For the past ten years or so an increasing number of seals, mainly harbor seals (Phoca vitulina), have been seen spending their winters in Long Island Sound. They migrate down from their breeding grounds in Canada and Maine, arrive along our shores in December, and remain until March. Harbor seals can grow to about 5 or 6 feet long, and weigh from 175 to 225 pounds, the males being slightly larger. Their fur is gray or silver with dark spots. They feed mainly on fish, squid, crabs and lobster, and can stay underwater for as long as 28 minutes.

Juvenile harbor seal. Caleb Slemmons, National Ecological Observatory Network,

Seals will haul out onto exposed rocks at low tide, lounging about in groups. Sometimes, though, an adult female will leave her pup on a shoreline beach while she feeds underwater. Upon finding such a pup, well-meaning humans believe it is injured or abandoned and requires their help. Unfortunately, more harm than good often results from such a “rescue.” If you spot seals in Long Island Sound this winter, enjoy them from a distance. Since they are federally protected under the Marine Mammal Protection Act of 1972, it is illegal for anyone to harass them, and only licensed experts are allowed to handle them. If you truly believe you have found an animal that requires help, call the experts at the Norwalk Maritime Aquarium or the Mystic Marinelife Aquarium.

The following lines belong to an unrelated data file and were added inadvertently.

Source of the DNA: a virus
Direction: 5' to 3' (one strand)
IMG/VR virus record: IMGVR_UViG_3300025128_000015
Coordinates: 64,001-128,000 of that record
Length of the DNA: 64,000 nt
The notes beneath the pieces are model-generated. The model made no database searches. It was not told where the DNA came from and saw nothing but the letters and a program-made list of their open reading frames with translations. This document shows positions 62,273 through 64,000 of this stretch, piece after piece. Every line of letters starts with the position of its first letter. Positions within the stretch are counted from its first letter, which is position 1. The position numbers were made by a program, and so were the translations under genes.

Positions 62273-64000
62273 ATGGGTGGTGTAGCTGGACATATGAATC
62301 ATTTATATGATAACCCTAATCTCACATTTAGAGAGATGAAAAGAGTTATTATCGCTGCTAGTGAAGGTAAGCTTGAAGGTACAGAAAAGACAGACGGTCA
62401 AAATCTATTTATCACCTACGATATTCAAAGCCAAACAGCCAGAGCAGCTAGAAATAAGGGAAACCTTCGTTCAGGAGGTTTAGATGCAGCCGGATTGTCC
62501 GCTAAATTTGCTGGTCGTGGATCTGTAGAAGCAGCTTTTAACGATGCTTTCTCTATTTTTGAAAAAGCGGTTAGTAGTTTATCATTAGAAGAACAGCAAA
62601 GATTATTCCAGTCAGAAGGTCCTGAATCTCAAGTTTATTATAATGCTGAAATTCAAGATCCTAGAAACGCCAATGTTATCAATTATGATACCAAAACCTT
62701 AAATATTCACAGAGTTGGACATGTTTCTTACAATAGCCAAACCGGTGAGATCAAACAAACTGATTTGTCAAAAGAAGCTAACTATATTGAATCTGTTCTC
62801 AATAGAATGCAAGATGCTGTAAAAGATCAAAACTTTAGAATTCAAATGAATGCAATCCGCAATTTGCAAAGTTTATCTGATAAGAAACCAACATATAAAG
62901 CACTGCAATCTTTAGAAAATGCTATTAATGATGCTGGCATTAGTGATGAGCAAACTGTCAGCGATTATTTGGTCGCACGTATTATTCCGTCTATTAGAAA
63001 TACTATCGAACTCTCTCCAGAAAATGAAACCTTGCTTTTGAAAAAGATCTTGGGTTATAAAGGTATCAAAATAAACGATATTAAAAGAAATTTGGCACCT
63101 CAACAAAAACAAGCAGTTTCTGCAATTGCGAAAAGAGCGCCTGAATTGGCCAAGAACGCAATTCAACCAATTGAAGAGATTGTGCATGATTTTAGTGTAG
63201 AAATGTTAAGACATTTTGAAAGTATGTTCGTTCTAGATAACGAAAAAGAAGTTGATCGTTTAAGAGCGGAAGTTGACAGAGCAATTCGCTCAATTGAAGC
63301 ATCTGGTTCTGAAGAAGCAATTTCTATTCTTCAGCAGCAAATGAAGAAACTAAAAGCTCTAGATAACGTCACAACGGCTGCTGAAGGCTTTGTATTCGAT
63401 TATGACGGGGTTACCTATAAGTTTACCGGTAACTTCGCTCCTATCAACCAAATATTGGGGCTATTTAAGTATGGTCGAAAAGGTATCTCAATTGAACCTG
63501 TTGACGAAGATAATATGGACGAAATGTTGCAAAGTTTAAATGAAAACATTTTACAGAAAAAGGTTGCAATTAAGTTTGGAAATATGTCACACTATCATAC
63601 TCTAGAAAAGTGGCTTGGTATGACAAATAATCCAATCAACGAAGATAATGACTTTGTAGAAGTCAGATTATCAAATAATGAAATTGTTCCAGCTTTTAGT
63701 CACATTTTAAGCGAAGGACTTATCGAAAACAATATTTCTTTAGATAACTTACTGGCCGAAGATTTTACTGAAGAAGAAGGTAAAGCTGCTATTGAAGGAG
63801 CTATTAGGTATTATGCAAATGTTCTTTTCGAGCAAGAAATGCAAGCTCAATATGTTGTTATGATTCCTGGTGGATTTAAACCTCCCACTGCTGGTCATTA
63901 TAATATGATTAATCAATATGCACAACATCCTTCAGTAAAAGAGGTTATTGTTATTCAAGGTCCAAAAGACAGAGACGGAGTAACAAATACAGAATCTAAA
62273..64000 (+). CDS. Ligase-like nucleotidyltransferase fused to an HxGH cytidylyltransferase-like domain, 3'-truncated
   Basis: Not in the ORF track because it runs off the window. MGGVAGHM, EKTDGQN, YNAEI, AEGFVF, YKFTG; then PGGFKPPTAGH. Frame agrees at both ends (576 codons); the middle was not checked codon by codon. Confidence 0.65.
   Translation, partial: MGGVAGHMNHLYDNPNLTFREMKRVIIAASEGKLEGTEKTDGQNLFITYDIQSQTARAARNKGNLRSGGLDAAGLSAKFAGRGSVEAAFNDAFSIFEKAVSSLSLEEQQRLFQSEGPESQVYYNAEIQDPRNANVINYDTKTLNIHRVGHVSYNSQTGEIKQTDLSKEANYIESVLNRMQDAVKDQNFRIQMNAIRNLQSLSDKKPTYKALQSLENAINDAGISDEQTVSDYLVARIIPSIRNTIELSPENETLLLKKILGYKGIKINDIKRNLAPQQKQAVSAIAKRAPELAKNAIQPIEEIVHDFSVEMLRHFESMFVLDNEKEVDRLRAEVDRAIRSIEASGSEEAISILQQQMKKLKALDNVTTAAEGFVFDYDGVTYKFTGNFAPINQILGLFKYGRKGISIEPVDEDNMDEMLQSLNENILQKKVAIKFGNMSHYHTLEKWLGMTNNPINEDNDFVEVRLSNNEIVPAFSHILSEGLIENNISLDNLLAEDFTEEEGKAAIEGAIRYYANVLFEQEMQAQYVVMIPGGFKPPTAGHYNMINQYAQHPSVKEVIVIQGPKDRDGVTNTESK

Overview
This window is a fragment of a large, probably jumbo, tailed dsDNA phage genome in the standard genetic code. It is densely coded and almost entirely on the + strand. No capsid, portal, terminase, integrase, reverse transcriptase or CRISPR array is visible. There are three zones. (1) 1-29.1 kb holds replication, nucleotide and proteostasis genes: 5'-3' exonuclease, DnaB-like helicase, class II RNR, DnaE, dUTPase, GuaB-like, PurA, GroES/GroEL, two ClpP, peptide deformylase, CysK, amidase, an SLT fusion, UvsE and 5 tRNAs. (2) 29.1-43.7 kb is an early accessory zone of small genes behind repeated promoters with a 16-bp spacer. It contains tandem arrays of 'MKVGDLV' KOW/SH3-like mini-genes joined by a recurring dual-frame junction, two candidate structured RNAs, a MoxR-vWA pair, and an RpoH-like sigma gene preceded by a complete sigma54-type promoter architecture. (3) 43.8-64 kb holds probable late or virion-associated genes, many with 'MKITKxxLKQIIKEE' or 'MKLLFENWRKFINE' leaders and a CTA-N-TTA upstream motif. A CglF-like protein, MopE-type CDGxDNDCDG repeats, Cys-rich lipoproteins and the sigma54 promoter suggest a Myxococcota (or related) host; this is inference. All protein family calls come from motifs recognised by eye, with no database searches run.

Cindi Kobak

During the winter watch seals hauled out on the rocks surrounding Falkner Island off the Guilford coast on Menunkatuck’s live streaming video feed.